Abstract and Keywords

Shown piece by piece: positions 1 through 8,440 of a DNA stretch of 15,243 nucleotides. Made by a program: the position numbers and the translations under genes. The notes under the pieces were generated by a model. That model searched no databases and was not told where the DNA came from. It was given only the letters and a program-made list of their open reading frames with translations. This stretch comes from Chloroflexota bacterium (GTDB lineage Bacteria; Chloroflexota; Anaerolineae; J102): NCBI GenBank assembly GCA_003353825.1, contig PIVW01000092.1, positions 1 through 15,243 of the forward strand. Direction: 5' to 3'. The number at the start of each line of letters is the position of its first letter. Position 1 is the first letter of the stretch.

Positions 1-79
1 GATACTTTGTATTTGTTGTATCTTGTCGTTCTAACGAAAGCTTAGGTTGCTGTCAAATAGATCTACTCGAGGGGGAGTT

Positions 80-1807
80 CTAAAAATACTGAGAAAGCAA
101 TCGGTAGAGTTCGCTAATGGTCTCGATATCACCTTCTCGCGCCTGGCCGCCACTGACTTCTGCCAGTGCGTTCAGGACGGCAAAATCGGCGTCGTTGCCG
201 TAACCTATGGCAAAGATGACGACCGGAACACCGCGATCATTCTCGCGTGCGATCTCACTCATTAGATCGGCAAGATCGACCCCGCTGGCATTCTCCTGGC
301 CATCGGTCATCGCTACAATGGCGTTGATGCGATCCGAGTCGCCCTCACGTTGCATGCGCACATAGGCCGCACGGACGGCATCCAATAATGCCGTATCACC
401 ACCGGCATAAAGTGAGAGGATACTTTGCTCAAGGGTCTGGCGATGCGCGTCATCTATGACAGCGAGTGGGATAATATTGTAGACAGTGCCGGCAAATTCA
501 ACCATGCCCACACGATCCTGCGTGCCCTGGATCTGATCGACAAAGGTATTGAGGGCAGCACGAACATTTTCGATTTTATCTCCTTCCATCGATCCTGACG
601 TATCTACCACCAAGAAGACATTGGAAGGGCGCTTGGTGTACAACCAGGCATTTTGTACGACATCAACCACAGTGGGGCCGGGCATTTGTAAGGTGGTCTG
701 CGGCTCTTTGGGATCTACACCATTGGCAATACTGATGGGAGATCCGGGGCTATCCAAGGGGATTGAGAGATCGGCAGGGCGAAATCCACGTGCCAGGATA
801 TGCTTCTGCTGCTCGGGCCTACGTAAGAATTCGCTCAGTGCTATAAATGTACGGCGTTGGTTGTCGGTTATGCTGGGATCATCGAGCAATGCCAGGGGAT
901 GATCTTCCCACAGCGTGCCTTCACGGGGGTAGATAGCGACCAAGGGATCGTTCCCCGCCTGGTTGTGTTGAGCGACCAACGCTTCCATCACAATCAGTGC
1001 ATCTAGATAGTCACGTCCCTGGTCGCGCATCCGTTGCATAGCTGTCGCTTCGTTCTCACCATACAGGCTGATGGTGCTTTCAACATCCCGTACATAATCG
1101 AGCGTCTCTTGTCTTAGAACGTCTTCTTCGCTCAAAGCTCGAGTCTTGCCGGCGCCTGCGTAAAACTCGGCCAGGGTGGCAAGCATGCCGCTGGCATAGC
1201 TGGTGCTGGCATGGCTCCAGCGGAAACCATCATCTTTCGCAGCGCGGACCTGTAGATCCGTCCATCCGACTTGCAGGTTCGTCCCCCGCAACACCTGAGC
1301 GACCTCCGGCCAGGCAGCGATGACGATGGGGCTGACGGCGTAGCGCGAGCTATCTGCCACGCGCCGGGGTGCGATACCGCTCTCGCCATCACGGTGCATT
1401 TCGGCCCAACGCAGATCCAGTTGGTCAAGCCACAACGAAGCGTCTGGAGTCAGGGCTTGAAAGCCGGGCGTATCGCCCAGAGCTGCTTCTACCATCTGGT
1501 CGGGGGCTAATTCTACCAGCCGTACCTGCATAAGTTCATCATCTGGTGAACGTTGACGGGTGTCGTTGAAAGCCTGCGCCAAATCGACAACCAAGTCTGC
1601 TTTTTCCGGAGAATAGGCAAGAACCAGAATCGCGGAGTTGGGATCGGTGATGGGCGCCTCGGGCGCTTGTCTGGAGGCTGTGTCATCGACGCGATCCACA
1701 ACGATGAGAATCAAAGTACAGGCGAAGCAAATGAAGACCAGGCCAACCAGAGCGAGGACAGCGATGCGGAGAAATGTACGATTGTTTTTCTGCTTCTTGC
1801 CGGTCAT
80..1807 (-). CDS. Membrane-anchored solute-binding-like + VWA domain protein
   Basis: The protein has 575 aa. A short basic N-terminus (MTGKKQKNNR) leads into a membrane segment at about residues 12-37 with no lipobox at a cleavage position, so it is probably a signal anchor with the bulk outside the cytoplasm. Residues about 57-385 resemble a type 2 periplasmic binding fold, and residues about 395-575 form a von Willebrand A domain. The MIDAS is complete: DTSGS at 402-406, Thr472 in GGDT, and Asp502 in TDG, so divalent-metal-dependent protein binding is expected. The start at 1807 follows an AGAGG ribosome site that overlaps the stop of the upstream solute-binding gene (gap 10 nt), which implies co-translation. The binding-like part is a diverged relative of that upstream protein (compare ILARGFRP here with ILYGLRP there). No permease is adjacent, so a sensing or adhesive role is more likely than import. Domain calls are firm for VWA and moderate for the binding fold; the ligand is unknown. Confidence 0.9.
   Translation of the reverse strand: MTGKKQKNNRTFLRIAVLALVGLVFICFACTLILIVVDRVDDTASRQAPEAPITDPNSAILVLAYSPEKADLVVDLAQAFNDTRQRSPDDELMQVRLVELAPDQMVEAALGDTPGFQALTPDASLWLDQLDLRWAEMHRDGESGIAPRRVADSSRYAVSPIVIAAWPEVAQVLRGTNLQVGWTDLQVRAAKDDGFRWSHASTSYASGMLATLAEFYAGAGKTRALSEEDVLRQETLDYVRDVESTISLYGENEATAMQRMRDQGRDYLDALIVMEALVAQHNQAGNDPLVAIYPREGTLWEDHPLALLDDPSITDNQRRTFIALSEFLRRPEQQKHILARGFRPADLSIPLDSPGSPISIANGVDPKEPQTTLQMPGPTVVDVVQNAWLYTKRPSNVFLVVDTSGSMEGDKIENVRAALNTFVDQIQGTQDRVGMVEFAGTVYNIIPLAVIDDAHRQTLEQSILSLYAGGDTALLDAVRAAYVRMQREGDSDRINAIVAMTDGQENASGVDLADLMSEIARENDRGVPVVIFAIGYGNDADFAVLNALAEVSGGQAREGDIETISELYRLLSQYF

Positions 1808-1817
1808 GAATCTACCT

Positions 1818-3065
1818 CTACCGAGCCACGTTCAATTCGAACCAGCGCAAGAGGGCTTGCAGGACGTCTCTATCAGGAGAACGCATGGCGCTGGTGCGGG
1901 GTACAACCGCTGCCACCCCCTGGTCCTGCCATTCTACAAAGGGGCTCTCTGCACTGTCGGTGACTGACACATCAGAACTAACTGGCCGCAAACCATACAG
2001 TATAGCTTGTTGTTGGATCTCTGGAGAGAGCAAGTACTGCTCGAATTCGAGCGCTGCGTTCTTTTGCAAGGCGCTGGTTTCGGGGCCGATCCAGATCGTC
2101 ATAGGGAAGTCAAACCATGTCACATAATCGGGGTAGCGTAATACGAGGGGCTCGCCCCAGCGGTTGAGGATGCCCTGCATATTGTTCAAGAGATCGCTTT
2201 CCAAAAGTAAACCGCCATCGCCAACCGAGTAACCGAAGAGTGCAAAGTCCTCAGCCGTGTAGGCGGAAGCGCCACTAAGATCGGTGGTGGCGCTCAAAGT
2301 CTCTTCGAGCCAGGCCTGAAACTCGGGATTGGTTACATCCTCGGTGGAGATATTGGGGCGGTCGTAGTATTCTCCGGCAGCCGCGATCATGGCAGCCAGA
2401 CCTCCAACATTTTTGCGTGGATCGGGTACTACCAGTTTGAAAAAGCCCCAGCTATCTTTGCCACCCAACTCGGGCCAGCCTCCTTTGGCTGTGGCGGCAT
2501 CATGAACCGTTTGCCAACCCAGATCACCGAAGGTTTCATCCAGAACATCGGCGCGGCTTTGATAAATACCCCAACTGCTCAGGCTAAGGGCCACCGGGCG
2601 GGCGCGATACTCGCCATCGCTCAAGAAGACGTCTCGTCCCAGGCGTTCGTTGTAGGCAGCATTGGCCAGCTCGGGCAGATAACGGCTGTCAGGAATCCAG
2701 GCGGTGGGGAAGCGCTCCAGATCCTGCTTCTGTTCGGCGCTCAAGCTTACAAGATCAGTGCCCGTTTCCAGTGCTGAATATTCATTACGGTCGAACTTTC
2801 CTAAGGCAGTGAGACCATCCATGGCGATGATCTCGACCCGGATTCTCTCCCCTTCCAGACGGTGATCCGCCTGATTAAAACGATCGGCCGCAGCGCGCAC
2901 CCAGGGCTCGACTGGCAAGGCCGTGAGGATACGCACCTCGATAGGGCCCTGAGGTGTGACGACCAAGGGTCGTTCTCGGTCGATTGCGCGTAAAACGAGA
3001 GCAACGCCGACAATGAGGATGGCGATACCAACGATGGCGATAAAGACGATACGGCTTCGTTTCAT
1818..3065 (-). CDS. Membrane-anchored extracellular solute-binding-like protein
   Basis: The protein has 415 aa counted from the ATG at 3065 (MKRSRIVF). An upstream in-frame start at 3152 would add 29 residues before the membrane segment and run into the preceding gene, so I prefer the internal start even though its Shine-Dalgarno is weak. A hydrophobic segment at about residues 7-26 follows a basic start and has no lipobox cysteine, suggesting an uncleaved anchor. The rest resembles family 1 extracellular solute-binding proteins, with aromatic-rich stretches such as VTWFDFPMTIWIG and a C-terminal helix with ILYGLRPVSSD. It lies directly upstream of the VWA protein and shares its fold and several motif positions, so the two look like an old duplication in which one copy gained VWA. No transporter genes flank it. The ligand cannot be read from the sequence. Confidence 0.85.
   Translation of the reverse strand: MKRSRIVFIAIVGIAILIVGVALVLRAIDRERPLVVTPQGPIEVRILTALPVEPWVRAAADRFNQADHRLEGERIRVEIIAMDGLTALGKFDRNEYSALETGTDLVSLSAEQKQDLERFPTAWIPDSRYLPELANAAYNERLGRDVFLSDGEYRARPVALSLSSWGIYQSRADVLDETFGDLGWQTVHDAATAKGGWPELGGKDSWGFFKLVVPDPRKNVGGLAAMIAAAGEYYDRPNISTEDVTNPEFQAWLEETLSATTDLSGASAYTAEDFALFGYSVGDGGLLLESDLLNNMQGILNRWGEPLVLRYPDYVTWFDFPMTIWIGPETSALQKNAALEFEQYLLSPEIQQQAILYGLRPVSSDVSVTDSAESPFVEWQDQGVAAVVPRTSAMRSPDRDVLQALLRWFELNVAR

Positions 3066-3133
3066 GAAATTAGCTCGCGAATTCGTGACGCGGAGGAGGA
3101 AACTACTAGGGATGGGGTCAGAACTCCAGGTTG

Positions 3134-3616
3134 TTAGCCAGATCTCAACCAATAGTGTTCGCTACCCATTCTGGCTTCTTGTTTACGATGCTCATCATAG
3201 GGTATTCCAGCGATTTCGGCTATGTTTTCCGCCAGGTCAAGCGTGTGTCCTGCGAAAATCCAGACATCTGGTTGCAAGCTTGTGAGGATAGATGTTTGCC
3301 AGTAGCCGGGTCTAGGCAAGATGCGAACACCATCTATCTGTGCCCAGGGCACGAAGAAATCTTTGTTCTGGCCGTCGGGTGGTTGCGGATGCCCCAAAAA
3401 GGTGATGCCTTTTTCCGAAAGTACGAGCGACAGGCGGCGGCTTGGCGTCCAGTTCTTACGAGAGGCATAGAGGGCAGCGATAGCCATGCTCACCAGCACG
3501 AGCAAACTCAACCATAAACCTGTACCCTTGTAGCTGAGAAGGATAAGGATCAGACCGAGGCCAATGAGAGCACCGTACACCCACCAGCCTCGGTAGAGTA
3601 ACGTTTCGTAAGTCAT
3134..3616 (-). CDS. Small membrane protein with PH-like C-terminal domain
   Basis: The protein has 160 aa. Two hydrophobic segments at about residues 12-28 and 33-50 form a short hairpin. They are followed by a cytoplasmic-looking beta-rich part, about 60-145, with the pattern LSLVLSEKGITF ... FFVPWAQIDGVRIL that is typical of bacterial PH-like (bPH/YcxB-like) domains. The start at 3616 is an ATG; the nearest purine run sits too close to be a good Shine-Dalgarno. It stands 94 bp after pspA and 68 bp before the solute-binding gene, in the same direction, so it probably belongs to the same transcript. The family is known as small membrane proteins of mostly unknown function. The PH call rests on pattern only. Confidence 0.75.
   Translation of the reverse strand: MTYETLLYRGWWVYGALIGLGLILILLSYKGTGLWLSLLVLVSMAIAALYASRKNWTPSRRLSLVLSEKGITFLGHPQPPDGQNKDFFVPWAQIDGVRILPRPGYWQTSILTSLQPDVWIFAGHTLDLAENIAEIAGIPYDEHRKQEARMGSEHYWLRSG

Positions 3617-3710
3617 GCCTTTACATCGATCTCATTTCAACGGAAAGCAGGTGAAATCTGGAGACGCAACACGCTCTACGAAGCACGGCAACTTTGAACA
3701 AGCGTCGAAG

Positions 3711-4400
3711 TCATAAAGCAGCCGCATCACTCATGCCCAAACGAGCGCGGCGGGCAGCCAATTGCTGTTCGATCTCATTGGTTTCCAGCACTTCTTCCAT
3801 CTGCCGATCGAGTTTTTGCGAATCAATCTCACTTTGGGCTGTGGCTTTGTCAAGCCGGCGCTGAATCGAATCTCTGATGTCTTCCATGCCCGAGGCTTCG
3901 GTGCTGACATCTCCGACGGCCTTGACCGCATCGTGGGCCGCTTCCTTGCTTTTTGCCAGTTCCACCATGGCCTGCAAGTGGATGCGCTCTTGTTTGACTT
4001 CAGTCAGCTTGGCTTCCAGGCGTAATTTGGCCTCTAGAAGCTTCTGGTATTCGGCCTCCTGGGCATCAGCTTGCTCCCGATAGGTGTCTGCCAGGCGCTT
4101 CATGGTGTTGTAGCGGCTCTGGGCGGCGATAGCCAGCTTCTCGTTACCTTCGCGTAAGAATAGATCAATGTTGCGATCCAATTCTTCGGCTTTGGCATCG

The Dead Sea Scrolls provide considerable evidence for a vibrant mystical tradition that involved not only theoretical musings about the heavenly realm based on scriptural exegesis, but also ritual practices closely associated with such imaginative constructs, along with an interest in transformational ascents to heaven by biblical figures and perhaps others. There is evidence that some of these mystical traditions survived and were developed by Jews and Christians in later centuries, although it is not yet entirely clear whether these survivals came from a vision mysticism common to Second Temple Judaism or from a successionist priestly mysticism derived directly from Qumran sectarianism or both, and not all scholars are convinced of a genetic link at all between the earlier and later traditions. The discussion also looks into the Hekhalot literature and early Christian mysticism.
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